Since the fall of the Soviet Union in the 1990s and thus the disapperance of their number one supplier of foodstuffs, Cuban farmers have adopted agroecological methods in order to feed themselves and their countrymen in an environmentally and economically sustainable way. The Cuban government has worked with members of the agricultural sector to attract Cubans from all walks of life towards agriculture and has promoted sustainability and agroecology as Cuba’s path towards self-sufficiency in the 21st century.
While these ideas took root in Cuba independently of Slow Food, they have proven to be a perfect foundation for a Cuban Slow Food Network to build upon. Slow Food has had a network in Cuba since 2004, started by students at an agronomic university in Havana, and in the 14 years since, the network has grown from its beginnings in Havana and spread throughout other parts of the country. Headed by Madelaine Vázquez Galvez, the Slow Food Network in Cuba has enjoyed tremendous success, so much so that this year Slow Food Cuba has decided to launch a network of Slow Farms in order to support and promote small, diversified agroecological farming throughout the island.
The Cuban Slow Farm Network was founded with the intention of increasing the visibility and support for agroecological farming in Cuba that complies with the mission and goals of Slow Food. Among the various aims and goals of the Network: creating visibility for best practices; facilitating exchanges of experience; guaranteeing the inclusion of farms in international networks and projects with related objectives; promoting agritourism; participating in national and international workshops and events; promoting cultural exchanges, agro-culinary education, and other food centered activities; promoting gender quality; and promoting and strengthening local identity. The Network also seeks to develop a number of activities, including workshops, guided tours, teaching and research, categorizing products for the Ark of Taste, and carrying out and promoting Slow Food International’s activities.
In March of this year, the Slow Farm Network admitted its first evaluated farm, the Finca Vista Hermosa, located in the Guanabacoa neighborhood of Havana. Since this first evaluation, the commission has already visited three more farms, including Finca del Medio in Taguasco, Sancti Spiritus, Finca la China in the Havana neighborhood of La Lisa, and the Organopónico Vívero Alamar, in the Havana neighborhood of Alamar, with plans to evaluate more farms in the near future. While many of these initial farms are in Havana, the network hopes to expand outside of the Havana into Artemisa in the west, Matanzas in the center of the country, and provinces in the east as well.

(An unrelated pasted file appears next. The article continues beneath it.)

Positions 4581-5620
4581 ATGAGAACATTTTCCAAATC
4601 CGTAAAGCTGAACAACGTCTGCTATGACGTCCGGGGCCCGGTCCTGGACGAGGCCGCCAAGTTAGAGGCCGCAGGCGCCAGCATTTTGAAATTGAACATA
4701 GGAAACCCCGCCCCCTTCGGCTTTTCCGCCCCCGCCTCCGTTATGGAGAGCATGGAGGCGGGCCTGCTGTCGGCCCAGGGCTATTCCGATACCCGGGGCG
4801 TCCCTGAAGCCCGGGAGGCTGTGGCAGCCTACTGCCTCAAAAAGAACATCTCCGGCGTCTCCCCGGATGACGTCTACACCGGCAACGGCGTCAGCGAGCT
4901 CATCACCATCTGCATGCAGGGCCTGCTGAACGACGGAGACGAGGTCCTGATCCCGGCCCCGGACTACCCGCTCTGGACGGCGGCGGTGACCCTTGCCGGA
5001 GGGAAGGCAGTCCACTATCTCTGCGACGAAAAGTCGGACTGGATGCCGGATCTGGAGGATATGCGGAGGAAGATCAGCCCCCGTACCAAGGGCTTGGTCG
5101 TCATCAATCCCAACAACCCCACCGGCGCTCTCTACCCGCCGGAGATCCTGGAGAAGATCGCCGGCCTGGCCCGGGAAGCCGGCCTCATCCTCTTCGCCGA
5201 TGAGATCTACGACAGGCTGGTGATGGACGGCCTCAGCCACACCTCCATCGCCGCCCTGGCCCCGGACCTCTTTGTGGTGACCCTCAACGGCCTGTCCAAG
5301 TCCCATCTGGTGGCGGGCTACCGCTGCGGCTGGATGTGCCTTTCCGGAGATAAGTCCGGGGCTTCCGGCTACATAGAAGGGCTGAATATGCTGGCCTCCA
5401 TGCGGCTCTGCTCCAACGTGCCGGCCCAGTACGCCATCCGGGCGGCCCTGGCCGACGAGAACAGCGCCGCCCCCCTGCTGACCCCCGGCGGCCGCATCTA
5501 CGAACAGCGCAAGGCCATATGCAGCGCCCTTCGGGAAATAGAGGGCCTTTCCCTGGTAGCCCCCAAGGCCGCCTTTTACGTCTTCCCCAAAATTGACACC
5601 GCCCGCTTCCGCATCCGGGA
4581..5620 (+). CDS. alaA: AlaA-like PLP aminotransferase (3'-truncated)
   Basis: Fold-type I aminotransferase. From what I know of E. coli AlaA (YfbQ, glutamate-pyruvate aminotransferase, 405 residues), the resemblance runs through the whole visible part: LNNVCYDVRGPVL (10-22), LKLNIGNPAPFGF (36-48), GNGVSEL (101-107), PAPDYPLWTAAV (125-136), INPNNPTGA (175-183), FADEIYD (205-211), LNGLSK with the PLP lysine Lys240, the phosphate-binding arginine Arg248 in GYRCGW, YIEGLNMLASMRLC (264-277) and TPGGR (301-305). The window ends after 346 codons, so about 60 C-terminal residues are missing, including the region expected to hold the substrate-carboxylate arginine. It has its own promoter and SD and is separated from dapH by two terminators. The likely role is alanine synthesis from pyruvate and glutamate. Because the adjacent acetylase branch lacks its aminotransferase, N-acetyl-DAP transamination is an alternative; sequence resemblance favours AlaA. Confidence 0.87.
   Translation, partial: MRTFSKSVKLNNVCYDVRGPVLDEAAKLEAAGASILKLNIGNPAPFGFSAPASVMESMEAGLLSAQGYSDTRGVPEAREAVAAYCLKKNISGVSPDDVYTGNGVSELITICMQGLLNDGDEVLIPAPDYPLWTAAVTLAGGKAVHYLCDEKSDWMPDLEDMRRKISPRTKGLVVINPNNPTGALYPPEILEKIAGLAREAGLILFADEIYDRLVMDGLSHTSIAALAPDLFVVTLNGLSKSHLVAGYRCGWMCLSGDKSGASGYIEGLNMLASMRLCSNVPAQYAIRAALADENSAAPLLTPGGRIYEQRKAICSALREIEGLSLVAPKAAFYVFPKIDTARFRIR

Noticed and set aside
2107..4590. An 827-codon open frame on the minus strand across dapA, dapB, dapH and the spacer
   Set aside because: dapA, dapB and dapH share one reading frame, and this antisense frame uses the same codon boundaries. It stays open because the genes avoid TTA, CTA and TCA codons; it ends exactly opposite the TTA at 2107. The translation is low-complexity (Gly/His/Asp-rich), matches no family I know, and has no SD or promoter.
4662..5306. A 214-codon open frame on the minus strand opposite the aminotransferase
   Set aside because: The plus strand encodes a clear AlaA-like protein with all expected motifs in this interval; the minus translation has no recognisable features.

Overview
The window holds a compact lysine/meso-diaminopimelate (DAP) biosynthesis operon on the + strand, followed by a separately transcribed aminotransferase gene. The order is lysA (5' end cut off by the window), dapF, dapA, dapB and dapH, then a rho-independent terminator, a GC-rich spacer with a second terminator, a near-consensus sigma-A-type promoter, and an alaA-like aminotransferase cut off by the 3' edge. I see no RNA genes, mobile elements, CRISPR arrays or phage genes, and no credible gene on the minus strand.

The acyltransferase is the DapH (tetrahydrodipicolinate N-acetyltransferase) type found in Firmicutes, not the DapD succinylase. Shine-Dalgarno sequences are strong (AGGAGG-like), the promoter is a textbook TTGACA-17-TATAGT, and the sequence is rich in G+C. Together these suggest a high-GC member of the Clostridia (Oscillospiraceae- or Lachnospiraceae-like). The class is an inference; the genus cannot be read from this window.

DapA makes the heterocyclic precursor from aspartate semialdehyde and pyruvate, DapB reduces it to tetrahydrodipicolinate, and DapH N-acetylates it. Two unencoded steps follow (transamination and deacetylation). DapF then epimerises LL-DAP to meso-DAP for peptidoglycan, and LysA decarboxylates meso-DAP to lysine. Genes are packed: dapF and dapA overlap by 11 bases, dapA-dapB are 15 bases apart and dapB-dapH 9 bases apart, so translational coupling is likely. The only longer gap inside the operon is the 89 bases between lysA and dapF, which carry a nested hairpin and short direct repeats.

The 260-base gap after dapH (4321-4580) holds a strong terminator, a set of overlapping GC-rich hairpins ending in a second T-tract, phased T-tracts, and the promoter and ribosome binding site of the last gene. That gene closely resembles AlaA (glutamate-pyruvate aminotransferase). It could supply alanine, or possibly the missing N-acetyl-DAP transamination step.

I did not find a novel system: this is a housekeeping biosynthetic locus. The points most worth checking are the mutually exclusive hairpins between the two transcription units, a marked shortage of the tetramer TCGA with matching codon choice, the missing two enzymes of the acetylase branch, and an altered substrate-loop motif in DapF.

Aurelia Castellanos, the project manager of the Slow Farms Cuba initiative, says that the creation of the Slow Farms network was a logical next step for Slow Food in Cuba, especially with the number of farmers in their membership. “There are [many] farms [in Cuba] that are organic farms, farms that use agroecology, but in this case, [Slow Farms] go even further. They are going to be fair, they have a production that’s fair for everyone, [and they have] ideas that [will] become an example for others. There is value for [these farmers] in being recognized, and it prepares [them] for a production that will be actually better.”
Farms are evaluated by a commission, led by Castellanos, of Slow Food members who are experts in agroecological methods and in Slow Food philosophy. To be certified, a group of commissioners visit the farm to evaluate it, and then the notes taken from the visit are evaluated by the entire commission in order to determine whether or not they meet the requirements for certification as a Slow Farm. Farms are graded on a 100-point scale using 13 mandatory indicators and 5 optional indicators and must receive a score of at least 80 in order to be certified. Indicators include factors such as incorporation of diversity in terms of crops planted and animals present, treatment of soil, use of Arc of Taste crops, use of renewable energy sources, water usage, gender equality and family incorporation.
When talking about the future of agriculture in Cuba, Castellanos is unequivocal about the role Cuba’s Slow Food hopes to play in promoting a Slow Food system, which, in the end, is not so different from the systems put in place during the “Special Period” of the 1990s. “[Our major goal is] making sure that people are still convinced of the same necessity we had in the 90s. [We didn’t have] anything and had to start from scratch, [but we are looking to] convert [this] into a true position of belief. Or rather, that we don’t only do these things out of necessity. When people realize this, like we’ve seen in the farms we’ve visited lately, [they] realize that this is a process we cannot retreat from. People have to be convinced that it is important to have agroecological farms.”
With the success of the first evaluated farms and with more on the list for evaluation, there is no doubt that Slow Farms will help achieve these goals, and provide an example for farmers throughout Cuba and the Caribbean of a good, clean, and fair path forward.